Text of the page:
What follows is an informal examination of the core principles that guide an individual’s priorities and opinions. It isn’t absolute, of course, but it is an interesting opportunity to focus on our own motivators.

The examination is very general, focusing on the rules of general behavior and belief rather than habits and idiosyncrasies.


Philosophy of life is the Bible for your attitude. What kind of treatment can other people expect from you? Is it “Every man for himself” or perhaps “What’s best for everybody” or “Do it right or forget it”? Another way of putting it is, “What do I owe to the world?”


For 300,000 years, evolution carefully crafted a creature whose survival depended on groups; the deep processes of the brain gave priority to interpersonal awareness. Limited by physical capability and an environment full of life-threatening situations, the human found safety in family and inter-family (tribal) association. In less than 5,000 years, this balance has shifted as humans chose to neutralize the environment, which lessened the need for families, groups and tribes. Still, using the time clock of evolution, humans haven’t changed and remain a social creature. Consequently, certain social aberrations have become common; many would classify murdering fellow humans with an assault rifle to be an example; hoarding excessive wealth would be another; castigating people for differences in sexual hormone balance could be another. Loneliness and suicides are rising.

But the objective in this examination is your perspective. Do you behave among others in a manner that reflects your philosophy of life? If your philosophy is ‘every man for himself’ why would you be concerned about the characteristics of another person? If you follow a righteous doctrine, why would you advocate racist and sexual castigation? Another way of putting it is, “What do I owe to protect the world?”

It is the existence of imbalance between your philosophical categories and actual behavior that causes general irritability, sadness or an attitude of laissez faire toward society in general. Biologically, humans still need groups. Some may call it fellowship.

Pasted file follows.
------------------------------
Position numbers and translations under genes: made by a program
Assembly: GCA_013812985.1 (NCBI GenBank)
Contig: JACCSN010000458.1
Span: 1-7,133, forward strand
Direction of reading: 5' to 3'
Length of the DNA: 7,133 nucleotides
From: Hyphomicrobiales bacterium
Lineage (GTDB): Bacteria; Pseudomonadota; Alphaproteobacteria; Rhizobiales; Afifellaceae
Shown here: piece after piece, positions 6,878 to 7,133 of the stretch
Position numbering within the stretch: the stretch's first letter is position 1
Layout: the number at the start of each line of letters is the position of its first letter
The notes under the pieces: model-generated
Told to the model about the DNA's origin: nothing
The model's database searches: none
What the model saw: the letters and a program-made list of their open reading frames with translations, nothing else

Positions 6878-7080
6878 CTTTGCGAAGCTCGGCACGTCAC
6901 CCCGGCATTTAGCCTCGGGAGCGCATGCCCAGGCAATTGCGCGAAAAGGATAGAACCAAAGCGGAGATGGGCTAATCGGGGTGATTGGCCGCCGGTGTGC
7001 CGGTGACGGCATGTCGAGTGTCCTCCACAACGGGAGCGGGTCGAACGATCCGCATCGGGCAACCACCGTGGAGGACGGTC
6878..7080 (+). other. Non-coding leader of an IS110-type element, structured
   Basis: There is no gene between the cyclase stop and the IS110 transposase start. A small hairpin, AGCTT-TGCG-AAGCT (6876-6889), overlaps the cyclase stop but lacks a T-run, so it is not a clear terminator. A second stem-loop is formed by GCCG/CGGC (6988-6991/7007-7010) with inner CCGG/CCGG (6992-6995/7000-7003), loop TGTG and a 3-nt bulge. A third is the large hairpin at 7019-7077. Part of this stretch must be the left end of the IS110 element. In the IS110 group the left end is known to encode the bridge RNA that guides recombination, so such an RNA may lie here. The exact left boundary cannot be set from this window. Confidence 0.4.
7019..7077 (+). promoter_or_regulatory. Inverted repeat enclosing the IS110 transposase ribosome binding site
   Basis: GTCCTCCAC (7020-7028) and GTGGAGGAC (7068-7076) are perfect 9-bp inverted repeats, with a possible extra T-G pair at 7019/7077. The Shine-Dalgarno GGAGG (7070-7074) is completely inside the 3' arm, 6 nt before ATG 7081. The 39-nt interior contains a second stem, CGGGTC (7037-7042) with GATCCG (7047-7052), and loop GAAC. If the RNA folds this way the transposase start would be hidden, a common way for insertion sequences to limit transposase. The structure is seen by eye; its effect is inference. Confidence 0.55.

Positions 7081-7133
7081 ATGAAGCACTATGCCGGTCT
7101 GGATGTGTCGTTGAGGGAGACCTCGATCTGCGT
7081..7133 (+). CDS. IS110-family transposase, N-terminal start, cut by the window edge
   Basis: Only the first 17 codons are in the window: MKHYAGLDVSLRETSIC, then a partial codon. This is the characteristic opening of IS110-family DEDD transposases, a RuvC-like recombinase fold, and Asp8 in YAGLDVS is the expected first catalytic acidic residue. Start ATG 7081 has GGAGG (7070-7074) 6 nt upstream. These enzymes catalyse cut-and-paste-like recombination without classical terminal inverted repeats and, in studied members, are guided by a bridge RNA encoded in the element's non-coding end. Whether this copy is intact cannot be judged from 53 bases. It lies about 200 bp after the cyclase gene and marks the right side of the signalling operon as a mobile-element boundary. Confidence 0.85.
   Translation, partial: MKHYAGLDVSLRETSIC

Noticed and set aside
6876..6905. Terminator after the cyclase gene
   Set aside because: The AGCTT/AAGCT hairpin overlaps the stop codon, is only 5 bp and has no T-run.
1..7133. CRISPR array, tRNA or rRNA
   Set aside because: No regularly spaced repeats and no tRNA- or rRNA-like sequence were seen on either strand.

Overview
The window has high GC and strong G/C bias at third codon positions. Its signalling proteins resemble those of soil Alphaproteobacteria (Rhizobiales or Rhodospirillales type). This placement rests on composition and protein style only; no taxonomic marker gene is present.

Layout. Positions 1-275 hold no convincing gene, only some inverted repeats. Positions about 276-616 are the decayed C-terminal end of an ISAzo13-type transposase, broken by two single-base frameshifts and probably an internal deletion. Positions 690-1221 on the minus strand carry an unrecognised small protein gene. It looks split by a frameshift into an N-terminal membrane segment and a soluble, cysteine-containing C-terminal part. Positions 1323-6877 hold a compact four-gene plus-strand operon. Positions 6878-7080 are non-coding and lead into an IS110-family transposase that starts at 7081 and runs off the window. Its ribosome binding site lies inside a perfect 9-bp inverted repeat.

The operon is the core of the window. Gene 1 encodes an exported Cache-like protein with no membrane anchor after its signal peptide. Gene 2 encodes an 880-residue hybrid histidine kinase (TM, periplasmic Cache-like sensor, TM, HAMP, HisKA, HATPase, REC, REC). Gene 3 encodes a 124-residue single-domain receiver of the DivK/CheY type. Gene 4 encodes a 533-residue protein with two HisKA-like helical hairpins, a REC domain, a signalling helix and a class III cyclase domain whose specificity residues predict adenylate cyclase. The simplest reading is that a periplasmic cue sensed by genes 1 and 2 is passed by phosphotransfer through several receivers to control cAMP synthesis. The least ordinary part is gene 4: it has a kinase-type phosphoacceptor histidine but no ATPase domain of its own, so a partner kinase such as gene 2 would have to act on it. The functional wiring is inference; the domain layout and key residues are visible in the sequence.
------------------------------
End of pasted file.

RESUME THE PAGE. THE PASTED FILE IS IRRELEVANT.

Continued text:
Economics is a practical interpretation of your philosophy of life. You may need to pause a moment to recognize how what makes you feel secure in life relates to your philosophy of life. You should note contradictions because this suggests you are not self-aware regarding your behavior.

As an example, a person who says “My philosophy is what’s best for everyone” but advocates capitalist priorities does not have a matching philosophy of life and economics. From the other end, a person who believes in communistic economics may be ignorant of their contradiction having a philosophy that advocates ‘every man for himself’. Another way of putting it is, “What should I share with the world?”

If you have not given thought to the relationship in your life between ethics and economics, you may be surprised that you have some reconciliation to do.


It is obvious that the body requires continuous attention and further, is a component affected by your philosophy of life. Medical studies indicate that ignoring the health and physical capacity of the body undercuts the ambition to fulfill any philosophy of life, whichever it may be. In other words, your desire to sustain your philosophy of life requires a body to match. If your philosophy is ‘what’s best for everybody’, your desire to participate in that philosophy requires energy, positive attitude and other energies that require a healthy and energetic body. There are disabling influences at every turn from television to soft recliners to petty prejudices. Another way of putting it is, “How do I pull my weight in the world?”

֎ So that is the self-examination. Does your behavior, habits, commitments, and finances match your philosophy of life? Whichever philosophy you choose isn’t the point – it’s a matter of your lifestyle matching that philosophy.